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Trust the professors, and trust the system -

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Beauty that exists all around you and how to notice it -

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Student death reported to the University Sept. 19 -

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Domestic violence and experience of Muslim women lecture kicks off seminar series -

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Students demand bathroom accountability -

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Small trashcan fire broke out in Kennedy Hall -

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Massachusetts men’s soccer ties Central Connecticut State in double overtime -

September 20, 2017

UMass withstands game filled with unpredictable outcomes

By the final possession of the Massachusetts men’s basketball team’s 69-67 victory over Providence on Saturday, the 9,493 in attendance could anticipate only two things.

Maria Uminski/Daily Collegian

First, the outcome would produce a raucous reaction no matter the outcome of the possession. The sellout crowd – the first sellout at Mullins Center since 2006 – spent the majority of the second half and overtime sessions standing and cheering, often deliriously. The ebbs and flows of the game seemed to coincide perfectly with a crowd that noticeably impacted momentum shifts throughout the game.

Second, expect the unexpected.

The Minutemen did not play their cleanest game to this point, nor did they execute against the Friars’ zone to the standards the No. 23 team in the nation set for themselves from strong play throughout the season. To compound the inconsistent play, UMass shot just 39 percent from the floor, went 9-for-18 from the free throw line and played the final six minutes, 36 seconds of basketball without its leader Chaz Williams, who fouled out.

Yet the Minutemen withstood a Friars comeback that erased a 10-point UMass lead over the final four minutes of play. They withstood the loss of their primary ball-handler and leader in the final minutes of the game. And they withstood the attempted heroics of Providence guard Bryce Cotton, who tied the game twice; the first coming on a layup with 10 seconds remaining to tie the game in regulation and the second coming on a 3-pointer which tied the game at 67-67 in overtime.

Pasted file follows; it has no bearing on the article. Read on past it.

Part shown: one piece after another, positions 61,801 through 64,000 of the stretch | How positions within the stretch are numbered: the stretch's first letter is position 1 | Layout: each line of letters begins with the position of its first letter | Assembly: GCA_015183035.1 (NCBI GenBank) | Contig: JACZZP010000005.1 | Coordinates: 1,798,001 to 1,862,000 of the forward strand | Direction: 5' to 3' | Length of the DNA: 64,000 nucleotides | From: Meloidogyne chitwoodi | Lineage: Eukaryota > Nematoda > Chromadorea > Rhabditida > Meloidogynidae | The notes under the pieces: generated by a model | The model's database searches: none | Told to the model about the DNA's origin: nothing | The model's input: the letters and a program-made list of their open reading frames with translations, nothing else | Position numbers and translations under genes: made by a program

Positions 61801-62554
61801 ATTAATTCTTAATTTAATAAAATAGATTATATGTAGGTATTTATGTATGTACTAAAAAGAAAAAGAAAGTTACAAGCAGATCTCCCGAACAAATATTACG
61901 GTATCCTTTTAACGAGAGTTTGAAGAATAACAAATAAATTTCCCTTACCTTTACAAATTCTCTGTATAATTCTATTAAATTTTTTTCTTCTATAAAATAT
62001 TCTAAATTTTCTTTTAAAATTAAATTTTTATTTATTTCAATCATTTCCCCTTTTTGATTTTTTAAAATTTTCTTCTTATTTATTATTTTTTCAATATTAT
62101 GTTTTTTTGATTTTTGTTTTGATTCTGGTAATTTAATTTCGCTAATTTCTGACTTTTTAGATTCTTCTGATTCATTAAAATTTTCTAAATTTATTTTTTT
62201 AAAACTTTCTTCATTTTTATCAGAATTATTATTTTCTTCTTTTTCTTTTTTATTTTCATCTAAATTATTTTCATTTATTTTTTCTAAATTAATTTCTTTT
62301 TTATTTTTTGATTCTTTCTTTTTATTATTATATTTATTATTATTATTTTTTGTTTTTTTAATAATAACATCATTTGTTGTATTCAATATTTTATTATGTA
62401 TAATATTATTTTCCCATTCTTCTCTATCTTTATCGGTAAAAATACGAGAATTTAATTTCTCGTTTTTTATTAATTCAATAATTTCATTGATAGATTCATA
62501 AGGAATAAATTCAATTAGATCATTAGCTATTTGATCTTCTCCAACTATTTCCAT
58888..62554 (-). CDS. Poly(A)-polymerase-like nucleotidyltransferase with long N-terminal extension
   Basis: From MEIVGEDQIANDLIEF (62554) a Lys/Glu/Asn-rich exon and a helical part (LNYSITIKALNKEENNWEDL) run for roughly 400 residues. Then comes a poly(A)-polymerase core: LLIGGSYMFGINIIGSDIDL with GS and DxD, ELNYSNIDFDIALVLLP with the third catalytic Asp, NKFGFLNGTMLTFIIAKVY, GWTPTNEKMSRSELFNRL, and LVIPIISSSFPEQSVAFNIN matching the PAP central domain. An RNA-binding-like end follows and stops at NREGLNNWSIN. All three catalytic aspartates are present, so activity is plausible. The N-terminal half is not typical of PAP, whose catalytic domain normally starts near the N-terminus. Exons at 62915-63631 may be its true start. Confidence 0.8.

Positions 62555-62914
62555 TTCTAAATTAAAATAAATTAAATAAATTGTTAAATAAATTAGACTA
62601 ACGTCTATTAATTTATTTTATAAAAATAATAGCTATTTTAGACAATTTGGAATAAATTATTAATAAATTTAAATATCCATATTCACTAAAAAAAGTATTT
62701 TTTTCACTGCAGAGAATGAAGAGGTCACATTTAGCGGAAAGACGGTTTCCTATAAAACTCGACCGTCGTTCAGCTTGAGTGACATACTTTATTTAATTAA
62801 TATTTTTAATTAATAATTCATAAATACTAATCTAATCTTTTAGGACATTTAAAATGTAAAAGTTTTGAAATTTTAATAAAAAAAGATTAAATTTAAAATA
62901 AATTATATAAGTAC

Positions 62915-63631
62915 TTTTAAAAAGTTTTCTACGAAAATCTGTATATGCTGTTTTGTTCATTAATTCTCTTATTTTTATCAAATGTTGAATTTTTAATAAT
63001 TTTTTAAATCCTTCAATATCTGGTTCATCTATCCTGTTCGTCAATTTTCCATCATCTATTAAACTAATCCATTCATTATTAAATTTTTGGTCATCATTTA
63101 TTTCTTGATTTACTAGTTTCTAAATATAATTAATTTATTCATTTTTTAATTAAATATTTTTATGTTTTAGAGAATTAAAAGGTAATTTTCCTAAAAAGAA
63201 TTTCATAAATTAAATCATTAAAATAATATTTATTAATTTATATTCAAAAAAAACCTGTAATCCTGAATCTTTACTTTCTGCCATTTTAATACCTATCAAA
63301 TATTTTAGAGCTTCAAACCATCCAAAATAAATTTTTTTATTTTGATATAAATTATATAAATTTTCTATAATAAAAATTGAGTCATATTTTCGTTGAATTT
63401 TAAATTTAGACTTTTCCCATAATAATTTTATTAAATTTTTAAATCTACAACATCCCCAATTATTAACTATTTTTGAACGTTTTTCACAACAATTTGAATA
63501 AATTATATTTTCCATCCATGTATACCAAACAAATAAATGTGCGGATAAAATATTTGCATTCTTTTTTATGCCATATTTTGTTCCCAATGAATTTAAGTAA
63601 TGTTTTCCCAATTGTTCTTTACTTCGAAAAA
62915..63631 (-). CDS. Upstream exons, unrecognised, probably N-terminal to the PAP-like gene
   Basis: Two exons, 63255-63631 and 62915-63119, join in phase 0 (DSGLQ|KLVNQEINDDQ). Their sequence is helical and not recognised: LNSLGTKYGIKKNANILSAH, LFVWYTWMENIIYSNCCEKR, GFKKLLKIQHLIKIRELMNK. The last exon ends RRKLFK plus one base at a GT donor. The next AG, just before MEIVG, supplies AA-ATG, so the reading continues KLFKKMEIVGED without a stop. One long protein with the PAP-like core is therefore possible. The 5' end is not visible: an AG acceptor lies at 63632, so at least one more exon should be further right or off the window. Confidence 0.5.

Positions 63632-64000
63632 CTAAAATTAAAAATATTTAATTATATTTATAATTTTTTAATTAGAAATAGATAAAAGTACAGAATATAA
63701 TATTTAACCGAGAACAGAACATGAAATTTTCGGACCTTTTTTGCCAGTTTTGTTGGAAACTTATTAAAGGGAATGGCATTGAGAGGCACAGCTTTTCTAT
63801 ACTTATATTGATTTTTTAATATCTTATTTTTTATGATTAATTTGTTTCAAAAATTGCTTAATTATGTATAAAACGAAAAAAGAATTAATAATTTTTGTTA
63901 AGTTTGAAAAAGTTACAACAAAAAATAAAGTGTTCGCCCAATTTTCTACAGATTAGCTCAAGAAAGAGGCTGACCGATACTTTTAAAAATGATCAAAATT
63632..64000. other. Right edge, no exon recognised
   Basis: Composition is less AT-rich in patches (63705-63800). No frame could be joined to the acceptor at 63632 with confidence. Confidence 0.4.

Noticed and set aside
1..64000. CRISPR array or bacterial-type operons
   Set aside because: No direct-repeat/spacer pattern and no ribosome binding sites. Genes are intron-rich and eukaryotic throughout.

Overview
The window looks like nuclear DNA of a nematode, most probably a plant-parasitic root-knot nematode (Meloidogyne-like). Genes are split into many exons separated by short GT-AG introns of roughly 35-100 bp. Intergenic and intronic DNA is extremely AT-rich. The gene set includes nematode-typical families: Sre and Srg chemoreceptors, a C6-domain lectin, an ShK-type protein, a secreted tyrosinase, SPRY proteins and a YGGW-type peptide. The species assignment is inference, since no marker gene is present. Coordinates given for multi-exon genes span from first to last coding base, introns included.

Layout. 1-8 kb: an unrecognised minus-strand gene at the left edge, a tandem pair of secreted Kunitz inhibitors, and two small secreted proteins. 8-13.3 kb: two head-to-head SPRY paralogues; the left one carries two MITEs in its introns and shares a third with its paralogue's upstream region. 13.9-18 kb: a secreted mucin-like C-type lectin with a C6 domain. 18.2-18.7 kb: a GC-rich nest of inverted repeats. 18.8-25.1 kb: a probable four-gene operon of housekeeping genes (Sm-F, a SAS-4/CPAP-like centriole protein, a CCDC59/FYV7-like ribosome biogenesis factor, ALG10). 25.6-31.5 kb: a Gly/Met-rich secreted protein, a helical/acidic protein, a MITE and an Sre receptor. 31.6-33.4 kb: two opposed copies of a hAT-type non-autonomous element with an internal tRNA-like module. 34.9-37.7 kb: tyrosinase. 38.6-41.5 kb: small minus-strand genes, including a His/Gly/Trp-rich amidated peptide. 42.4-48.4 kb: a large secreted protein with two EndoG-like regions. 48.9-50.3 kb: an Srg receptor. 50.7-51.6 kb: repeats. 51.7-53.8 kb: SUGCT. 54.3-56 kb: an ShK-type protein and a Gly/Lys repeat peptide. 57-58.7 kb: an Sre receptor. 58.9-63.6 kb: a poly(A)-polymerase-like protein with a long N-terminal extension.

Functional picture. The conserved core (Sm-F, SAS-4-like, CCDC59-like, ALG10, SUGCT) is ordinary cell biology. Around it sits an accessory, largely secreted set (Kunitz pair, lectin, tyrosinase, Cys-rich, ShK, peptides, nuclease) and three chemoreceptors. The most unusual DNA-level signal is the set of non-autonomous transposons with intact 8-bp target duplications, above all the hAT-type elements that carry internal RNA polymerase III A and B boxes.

So it was almost fitting that Derrick Gordon, who was thrust into the primary role of defending Cotton after Williams fouled out, could be rewarded by an effort on the offensive end. And so he was, corralling a loose ball off an unpredictable ricochet which resulted from an errant Davis jumper on the final possession and quickly floating it back toward the rim with just 1.1 seconds remaining.

It wasn’t how many would’ve drawn it up, but the result was just as sweet.

“This is probably the first team we’ve had that can win a lot of different ways,” UMass coach Derek Kellogg said. “We can win when the game’s fast, we can win in the half court. That just shows the guys have matured and we’re better as a team and a program.”

If there was a script the Minutemen would like to follow, Saturday’s victory certainly wouldn’t have mirrored it. Maxie Esho and Trey Davis combined for 22 of the team’s 69 points off the bench while totaling 51 minutes of play. Sampson Carter shot just 5-of-18 from the floor yet did not attempt a single free throw in a physical game.

However, Saturday’s victory proved yet another lesson in the value of team unity, something which evolved in the final minutes of the game after Williams fouled out on a controversial final foul call.

“I looked at Trey (Davis), I looked at (Derrick Gordon), I looked at everybody that was on the floor and everybody gave me a head nod like they were ready to finish the game,” Williams said. “And that’s what they did so I’m proud of my teammates for that.”

Davis guided the offense in the overtime period and the team reinserted Esho into the lineup. The Minutemen held off the Providence attack just long enough and were the beneficiaries of a couple of bounces in their direction in an unpredictable affair.

Every game it seems UMass has found a different way to win, whether it be on the backs of Williams or center Cady Lalanne or the complementary scoring from players such as Davis and Esho. As the season continues to develop, it’s a promising characteristic to have, especially in games with unpredictable endings.

“To come away with a victory when things weren’t perfect is a testament that we’ve matured and gotten better,” Kellogg said.

Mark Chiarelli can be reached at mchiarel@umass.edu and followed on Twitter @Mark_Chiarelli.

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